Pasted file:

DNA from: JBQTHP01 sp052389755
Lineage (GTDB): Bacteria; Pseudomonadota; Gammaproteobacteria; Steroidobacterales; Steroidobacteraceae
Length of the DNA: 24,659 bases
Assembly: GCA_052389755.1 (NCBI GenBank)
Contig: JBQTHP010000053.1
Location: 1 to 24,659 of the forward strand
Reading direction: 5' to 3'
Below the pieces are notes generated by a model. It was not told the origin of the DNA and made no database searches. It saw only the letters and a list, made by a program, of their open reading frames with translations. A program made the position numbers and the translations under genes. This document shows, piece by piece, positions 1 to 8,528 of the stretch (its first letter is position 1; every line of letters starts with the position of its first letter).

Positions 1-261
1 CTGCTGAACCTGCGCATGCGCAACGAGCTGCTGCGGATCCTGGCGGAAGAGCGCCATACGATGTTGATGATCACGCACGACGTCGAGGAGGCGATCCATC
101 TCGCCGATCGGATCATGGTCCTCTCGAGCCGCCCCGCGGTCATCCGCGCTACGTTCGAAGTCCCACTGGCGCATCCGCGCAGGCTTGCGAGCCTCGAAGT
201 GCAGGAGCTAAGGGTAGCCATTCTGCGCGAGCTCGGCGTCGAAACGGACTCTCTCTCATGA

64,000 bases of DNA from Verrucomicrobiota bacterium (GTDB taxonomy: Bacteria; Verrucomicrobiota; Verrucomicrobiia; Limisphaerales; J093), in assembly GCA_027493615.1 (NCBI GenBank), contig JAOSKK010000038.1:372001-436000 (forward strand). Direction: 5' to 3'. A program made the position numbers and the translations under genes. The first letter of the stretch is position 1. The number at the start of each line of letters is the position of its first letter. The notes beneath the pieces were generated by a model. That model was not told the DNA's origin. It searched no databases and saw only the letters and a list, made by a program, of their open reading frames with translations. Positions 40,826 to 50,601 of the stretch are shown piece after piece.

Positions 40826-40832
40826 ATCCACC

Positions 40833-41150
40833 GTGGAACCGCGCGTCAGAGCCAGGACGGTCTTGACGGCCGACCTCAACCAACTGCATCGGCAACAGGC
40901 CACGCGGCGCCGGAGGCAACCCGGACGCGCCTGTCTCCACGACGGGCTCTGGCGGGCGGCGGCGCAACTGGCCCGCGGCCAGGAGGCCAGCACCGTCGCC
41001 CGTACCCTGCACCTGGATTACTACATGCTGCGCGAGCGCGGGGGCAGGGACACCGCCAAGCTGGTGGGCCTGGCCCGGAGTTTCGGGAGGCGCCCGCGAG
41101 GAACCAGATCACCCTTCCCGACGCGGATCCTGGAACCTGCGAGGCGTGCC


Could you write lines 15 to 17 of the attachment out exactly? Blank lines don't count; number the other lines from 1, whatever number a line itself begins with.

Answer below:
40826 ATCCACC

Positions 40833-41150
40833 GTGGAACCGCGCGTCAGAGCCAGGACGGTCTTGACGGCCGACCTCAACCAACTGCATCGGCAACAGGC